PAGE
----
The waiter, who was either naturally greasy or inclined to excessive perspiration – Lanchester had mentally named him ‘the slob’ – looked him up and down; he was a fellow accustomed to a rougher clientele: merchant seamen, local riff-raff and the like, but it was impossible to equate the elegance of the man he was observing with them. Everything about him, from the toe of his gleaming shoes, through the sharp crease on his trousers, to the neat, swept-back and barbered black hair, marked him out as very different. The face, with its somewhat severe features – well-defined nose, high cheekbones and direct, black eyes – merely added to the overall impression of one who was accustomed to getting his way.
‘And please do not try to cheat me, old son, or you’ll find yourself occupying a cell in Davidstraße.’
The eyes of the slob narrowed, trying to figure out, Lanchester supposed, if in mentioning the St Pauli police station he was bluffing. The slight smile he wore was designed to hint at assurance and it worked; the man nodded and went to do as he was asked.
Cal Jardine, having finished his conversation, was now showing his companion out of the club, passing by Lanchester’s table as he did so, but he avoided looking at him until the fellow was through the door and he was coming back, this coinciding with the arrival of a long-necked, brown wine bottle, taken from the slob by Jardine, who looked at the label. He rattled off a stream of German, sending the waiter scurrying away once more.
‘I’ve ordered something better,
‘I have to say, Cal, the old German sounds very proper.’
‘Just back in the groove, Peter; remember, I was partly raised in Germany.’
‘As well as most other places on the bally Continent, I seem to recall. Happy to stay here, are we, with what is going on, Nazis and all that?’
‘I have commitments that keep me here.’
‘Are you going to sit down, Cal? I do so hate looking up at people, it makes me feel as if I’m back at school.’
Jardine sat down as the slob returned, with a bottle poking out of an ice bucket, two glasses, one of which was picked up to see if it was clean, that followed by a sharp nod which sent the man away. While that was happening, Peter Lanchester, in the way of a man who has not seen someone for years, examined Jardine, still a handsome bugger he thought, with the build of the rugby back row he had once been, a hard man who lived a testing life, the face lean, with the scars to prove it faintly evident on brow and jaw.
Then the piercing blue eyes, under those pale eyebrows and lashes, were on him. ‘Let’s leave it to chill, Peter, shall we, and while it does perhaps you will tell me what the hell you are doing here in Hamburg?’
‘Why, Cal, old boy, I have come to find you. I was told this was where you did business and it seems I was correctly informed, though I have to say it is not the most salubrious emporium I have ever been in.’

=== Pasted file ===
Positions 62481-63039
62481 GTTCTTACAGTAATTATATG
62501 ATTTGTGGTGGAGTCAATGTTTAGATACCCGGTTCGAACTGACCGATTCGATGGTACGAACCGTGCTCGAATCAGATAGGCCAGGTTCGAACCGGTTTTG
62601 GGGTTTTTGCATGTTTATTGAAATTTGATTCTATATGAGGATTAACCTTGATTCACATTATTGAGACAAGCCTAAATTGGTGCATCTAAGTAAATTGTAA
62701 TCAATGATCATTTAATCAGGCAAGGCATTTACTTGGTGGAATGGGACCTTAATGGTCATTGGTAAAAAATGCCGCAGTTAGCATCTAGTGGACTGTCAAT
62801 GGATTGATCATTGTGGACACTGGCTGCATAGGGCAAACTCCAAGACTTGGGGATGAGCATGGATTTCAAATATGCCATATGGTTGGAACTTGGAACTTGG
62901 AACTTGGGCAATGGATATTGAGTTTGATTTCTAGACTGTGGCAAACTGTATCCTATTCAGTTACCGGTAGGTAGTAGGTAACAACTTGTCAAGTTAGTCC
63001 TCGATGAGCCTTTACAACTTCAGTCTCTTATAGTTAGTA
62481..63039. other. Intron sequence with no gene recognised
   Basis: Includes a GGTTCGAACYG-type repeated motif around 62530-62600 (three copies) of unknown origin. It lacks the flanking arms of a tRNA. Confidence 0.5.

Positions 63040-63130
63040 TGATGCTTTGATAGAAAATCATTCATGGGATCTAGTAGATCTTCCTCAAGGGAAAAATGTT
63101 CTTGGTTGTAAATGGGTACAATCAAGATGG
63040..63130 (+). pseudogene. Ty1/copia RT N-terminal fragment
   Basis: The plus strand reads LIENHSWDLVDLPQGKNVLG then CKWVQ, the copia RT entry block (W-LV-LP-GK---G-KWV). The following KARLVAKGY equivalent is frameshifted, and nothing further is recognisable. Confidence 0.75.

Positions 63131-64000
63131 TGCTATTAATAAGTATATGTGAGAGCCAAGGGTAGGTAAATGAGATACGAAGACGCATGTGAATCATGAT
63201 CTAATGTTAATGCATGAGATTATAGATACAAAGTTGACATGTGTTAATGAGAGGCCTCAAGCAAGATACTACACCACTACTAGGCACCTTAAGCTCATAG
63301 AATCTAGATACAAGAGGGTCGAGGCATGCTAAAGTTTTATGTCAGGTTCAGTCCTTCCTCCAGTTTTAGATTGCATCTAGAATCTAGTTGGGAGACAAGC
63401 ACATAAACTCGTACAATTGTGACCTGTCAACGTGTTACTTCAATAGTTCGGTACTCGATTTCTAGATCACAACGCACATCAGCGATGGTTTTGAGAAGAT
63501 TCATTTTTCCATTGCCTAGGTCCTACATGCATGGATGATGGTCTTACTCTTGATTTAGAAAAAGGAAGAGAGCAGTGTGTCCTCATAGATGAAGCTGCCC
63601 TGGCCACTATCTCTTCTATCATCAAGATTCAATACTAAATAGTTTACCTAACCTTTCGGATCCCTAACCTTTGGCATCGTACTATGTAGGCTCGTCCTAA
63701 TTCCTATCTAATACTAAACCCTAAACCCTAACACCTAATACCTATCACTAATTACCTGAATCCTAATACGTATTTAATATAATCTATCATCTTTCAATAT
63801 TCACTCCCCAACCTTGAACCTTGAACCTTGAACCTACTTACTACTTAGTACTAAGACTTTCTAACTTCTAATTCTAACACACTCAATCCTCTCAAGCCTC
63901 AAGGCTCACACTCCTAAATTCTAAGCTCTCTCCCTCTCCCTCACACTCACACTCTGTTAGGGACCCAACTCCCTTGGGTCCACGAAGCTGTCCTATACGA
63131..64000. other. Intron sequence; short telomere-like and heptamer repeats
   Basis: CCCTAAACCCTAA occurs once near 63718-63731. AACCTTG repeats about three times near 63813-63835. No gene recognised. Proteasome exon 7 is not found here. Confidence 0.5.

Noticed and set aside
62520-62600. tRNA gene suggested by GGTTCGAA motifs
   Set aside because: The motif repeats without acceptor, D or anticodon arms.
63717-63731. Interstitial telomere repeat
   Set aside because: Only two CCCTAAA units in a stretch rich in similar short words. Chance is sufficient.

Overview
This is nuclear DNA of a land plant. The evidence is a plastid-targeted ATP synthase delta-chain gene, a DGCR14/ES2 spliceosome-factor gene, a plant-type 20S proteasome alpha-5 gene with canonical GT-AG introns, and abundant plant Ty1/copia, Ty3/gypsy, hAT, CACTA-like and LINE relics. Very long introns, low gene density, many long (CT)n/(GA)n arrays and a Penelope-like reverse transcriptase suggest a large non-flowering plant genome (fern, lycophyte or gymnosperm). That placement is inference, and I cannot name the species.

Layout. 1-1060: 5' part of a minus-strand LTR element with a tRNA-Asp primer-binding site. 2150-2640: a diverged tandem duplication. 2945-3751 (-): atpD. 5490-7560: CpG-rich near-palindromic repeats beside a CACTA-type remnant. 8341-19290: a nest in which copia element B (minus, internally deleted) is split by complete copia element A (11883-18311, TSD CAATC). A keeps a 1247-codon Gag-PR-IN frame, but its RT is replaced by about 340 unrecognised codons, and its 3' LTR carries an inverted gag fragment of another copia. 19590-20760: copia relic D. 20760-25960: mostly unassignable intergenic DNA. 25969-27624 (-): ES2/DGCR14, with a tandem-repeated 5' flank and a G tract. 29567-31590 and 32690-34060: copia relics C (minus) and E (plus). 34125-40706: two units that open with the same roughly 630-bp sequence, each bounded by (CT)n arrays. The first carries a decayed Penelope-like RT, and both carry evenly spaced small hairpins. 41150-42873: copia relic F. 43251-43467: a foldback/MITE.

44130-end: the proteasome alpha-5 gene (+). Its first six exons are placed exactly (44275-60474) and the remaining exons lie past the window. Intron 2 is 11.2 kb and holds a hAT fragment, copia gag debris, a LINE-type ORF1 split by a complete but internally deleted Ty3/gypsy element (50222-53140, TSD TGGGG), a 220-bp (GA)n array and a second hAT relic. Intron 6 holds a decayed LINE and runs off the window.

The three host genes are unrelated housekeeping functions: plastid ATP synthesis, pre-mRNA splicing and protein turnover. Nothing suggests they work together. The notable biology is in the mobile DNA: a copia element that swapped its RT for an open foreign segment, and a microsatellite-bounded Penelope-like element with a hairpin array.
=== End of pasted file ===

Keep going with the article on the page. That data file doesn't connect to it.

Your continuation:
‘I prefer discretion to decor, Peter, and this is very discreet.’
‘As is the whole area, Cal. Working out of the red-light district seems to suit you. Still smuggling out the Yids?’
‘Don’t you mean the Jews?’
‘No, Peter, one is a race, the other an insult.’
‘Odd, I thought it was halfway to being a language.’
‘Peter, I don’t have much time.’
‘Business is brisk, then?’
‘More truthful to say it is looming. So?’
‘Simple, Cal. Certain worthy people at home require a disreputable character to do an honourable thing, and I advised them you rather fit the bill, you being a multilinguist and something of an adventurer. It also has to be a chap with certain military skills, which you also possess.’
‘I no longer serve His Majesty’s Government. I sent in my papers, remember, several years ago.’
‘It’s not HMG, Cal, which makes you perfect for what we have in mind. I believe the word is “deniable”, which sounds like one of those dreadful new Americanisms to me. But you are still a soldier at heart.’
‘I left the army a while back, Peter.’
‘In a fit of pique I seem to recall.’
‘I prefer to see it as righteous anger.’
‘Do you think that wine is chilled yet?’
Jardine took a waiter’s friend from his pocket and cut through the seal with the small blade, before inserting the corkscrew and easing out the cork, which he sniffed at, then nodded. A drop was poured into the glass closest to him to be swirled and examined before his nose went into the top and took several sniffs. He tasted it with a sort of sucking sound before swallowing. Satisfied, he filled Lanchester’s glass, then his own.
‘Cheers,’ Lanchester said, lifting his glass high.
‘Still the model Caledonian, Cal.’ Lanchester also sniffed the wine before swirling it once more to take a sip. ‘I say, old boy, this is rather fine.’
‘I have to tell you that, whatever you have come to see me about, I am very busy.’
‘Too busy, old boy – I’m afraid Herr Hitler’s minions are on to you.’
‘I’m not doing anything illegal.’
‘When did that ever matter in a fascist dictatorship? And, if my reading of these recently promulgated Nuremberg laws is correct, you are sailing very close to the wind.’
‘All I am doing is helping Jews to get out of Germany.’
‘With everything they possess, Callum, which will not please the Finance Ministry. They prefer that when the Yids … sorry, the Jews, decamp to safer climes, they leave behind most of their worldly goods. Also, the idea that you are making pots of money from it …’